No doubt food and service have been essential to that success, but Brice looks to serve the locals. “We try to hire, train and gear toward the locals,” he said. “It’s the best path to good year round business, and locals give good referrals. We saw good growth in 2006-7 with the construction boom; contractors and builders were here throughout the shoulder seasons. When the economy crashed that all went away but we are starting to see business in off seasons finally return.”
With about 200 employees on the payroll, Brice works to get everyone on the same sheet of music as it relates to the mission and vision for his restaurants. Those values extend beyond the customer to the community as well. “The best way to get everyone on board for our restaurants is for us to live it- we can preach mission and philosophy all day, but that’s not going to do much for you without putting it into daily practice.” That commitment has been recognized in the industry and community with awards citing Rex’s Family of Restaurants for philanthropy, business leadership, and community service from the City of Steamboat Springs, the Yampa Valley Community Foundation, National Restaurant Association and others.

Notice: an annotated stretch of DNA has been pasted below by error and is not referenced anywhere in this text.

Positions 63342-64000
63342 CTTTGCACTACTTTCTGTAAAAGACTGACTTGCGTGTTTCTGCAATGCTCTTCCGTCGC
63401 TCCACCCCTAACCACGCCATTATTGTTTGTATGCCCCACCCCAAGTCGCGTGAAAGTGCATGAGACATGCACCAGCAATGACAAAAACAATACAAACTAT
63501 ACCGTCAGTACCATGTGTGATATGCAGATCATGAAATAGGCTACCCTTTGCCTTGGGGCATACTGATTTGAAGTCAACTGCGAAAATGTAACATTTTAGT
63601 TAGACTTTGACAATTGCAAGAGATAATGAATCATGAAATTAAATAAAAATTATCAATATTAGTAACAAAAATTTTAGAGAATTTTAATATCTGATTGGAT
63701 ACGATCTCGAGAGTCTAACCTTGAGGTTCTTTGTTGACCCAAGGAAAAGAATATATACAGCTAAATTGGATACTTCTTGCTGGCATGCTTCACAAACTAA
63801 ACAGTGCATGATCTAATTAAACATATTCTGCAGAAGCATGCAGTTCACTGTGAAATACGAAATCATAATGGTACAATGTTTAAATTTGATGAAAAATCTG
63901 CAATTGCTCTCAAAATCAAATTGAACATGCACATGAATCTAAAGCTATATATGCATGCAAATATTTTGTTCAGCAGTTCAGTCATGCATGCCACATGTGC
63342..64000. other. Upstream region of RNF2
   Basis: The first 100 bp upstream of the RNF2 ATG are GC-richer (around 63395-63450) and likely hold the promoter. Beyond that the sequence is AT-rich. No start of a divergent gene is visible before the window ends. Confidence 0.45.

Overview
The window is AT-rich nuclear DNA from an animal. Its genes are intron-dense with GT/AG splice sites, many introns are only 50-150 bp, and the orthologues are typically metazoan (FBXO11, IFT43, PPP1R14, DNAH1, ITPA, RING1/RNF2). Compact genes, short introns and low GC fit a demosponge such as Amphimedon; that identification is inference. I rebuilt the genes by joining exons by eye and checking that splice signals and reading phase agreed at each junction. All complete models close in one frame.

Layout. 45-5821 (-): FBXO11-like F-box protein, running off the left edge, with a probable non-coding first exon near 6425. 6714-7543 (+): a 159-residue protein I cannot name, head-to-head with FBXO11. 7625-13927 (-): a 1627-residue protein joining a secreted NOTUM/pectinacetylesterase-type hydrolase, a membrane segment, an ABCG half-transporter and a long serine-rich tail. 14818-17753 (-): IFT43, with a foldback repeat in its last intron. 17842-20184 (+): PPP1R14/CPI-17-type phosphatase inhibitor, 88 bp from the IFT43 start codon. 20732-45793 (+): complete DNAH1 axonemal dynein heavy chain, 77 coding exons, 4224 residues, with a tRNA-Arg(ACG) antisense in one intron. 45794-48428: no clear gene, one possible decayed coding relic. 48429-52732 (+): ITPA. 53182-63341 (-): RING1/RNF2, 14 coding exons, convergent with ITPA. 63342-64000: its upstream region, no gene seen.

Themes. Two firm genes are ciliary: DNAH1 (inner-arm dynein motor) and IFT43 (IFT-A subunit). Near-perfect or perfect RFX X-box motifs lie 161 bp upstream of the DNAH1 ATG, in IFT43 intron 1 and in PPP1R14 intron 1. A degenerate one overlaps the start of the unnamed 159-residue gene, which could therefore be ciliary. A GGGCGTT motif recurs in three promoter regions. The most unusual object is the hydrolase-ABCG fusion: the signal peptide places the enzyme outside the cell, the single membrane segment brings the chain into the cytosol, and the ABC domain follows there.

The Family grows; a sixth restaurant, Salt and Lime, featuring fare described by Brice as “progressive Mexican fare, not Tex-Mex” is due to be open by Christmas of 2015. Rex and wife Bettina also have a growing baby girl Grace, the namesake for Family member Gracie’s Grocer.
THE STEAMBOAT GAMBER
The annals of American business are filled with examples of family businesses started, built and lost, a phenomenon often referred to as “third generation amnesia.” Too often the hard work and vision that builds a strong business fails to translate to the grandchildren, and in the course of a century, the legacy of entrepreneurship is obliterated.
Not gonna happen in the Gamber family. Steamboat’s Bill Gamber has built three businesses in town based on lessons learned in the Pennsylvania honey business started by his grandfather with just two hives. Those led to the creation of Dutch Gold Honey, the largest supplier of honey to such giant enterprises as the major cereal makers, Smuckers jams and the like.
Though the newest of his three companies, Gamber’s Honey Stinger, the maker of honey-based performance and protein bars, gels, chews, and waffles (with gluten free waffles coming soon) is the company with closest ties to granddad’s early efforts.
“My dad took what my grandpa started and really grew that business nationally, which helped get him on
the National Honey Board,” Gamber recalls. “They were looking at honey as fuel for high-performance athletics; my dad saw the potential, but he was just too busy with the core business. I was racing triathlons, and I found honey-based fuels were a natural fit.”